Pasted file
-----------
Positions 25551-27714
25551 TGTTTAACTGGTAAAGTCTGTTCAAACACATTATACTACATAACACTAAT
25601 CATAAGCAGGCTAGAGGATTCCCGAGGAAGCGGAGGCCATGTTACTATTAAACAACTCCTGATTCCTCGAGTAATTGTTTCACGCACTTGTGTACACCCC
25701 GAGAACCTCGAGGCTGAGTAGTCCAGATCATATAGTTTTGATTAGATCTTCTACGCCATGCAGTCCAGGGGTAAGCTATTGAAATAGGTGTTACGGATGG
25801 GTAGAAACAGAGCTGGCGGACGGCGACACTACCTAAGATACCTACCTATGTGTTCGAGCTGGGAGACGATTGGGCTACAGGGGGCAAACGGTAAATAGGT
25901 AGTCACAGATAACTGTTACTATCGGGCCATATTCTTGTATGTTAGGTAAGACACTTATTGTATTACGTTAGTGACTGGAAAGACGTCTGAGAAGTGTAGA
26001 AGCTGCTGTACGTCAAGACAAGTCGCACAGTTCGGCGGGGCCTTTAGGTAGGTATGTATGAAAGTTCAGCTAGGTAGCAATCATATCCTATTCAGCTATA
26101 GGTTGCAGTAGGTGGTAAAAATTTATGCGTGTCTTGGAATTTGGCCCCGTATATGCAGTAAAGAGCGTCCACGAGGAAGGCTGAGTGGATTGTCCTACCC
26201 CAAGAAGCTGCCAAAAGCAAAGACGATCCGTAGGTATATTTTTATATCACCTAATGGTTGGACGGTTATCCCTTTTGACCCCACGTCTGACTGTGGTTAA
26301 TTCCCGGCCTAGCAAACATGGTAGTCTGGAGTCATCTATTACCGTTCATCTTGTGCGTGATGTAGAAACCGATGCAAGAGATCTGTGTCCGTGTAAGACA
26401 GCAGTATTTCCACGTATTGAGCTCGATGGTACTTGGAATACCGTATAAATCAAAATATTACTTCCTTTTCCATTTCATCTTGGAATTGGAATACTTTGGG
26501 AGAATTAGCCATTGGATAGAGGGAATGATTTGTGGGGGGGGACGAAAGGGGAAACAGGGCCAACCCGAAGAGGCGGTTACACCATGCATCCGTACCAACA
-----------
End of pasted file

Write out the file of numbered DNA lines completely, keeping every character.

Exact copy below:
Positions 25551-27714
25551 TGTTTAACTGGTAAAGTCTGTTCAAACACATTATACTACATAACACTAAT
25601 CATAAGCAGGCTAGAGGATTCCCGAGGAAGCGGAGGCCATGTTACTATTAAACAACTCCTGATTCCTCGAGTAATTGTTTCACGCACTTGTGTACACCCC
25701 GAGAACCTCGAGGCTGAGTAGTCCAGATCATATAGTTTTGATTAGATCTTCTACGCCATGCAGTCCAGGGGTAAGCTATTGAAATAGGTGTTACGGATGG
25801 GTAGAAACAGAGCTGGCGGACGGCGACACTACCTAAGATACCTACCTATGTGTTCGAGCTGGGAGACGATTGGGCTACAGGGGGCAAACGGTAAATAGGT
25901 AGTCACAGATAACTGTTACTATCGGGCCATATTCTTGTATGTTAGGTAAGACACTTATTGTATTACGTTAGTGACTGGAAAGACGTCTGAGAAGTGTAGA
26001 AGCTGCTGTACGTCAAGACAAGTCGCACAGTTCGGCGGGGCCTTTAGGTAGGTATGTATGAAAGTTCAGCTAGGTAGCAATCATATCCTATTCAGCTATA
26101 GGTTGCAGTAGGTGGTAAAAATTTATGCGTGTCTTGGAATTTGGCCCCGTATATGCAGTAAAGAGCGTCCACGAGGAAGGCTGAGTGGATTGTCCTACCC
26201 CAAGAAGCTGCCAAAAGCAAAGACGATCCGTAGGTATATTTTTATATCACCTAATGGTTGGACGGTTATCCCTTTTGACCCCACGTCTGACTGTGGTTAA
26301 TTCCCGGCCTAGCAAACATGGTAGTCTGGAGTCATCTATTACCGTTCATCTTGTGCGTGATGTAGAAACCGATGCAAGAGATCTGTGTCCGTGTAAGACA
26401 GCAGTATTTCCACGTATTGAGCTCGATGGTACTTGGAATACCGTATAAATCAAAATATTACTTCCTTTTCCATTTCATCTTGGAATTGGAATACTTTGGG
26501 AGAATTAGCCATTGGATAGAGGGAATGATTTGTGGGGGGGGACGAAAGGGGAAACAGGGCCAACCCGAAGAGGCGGTTACACCATGCATCCGTACCAACA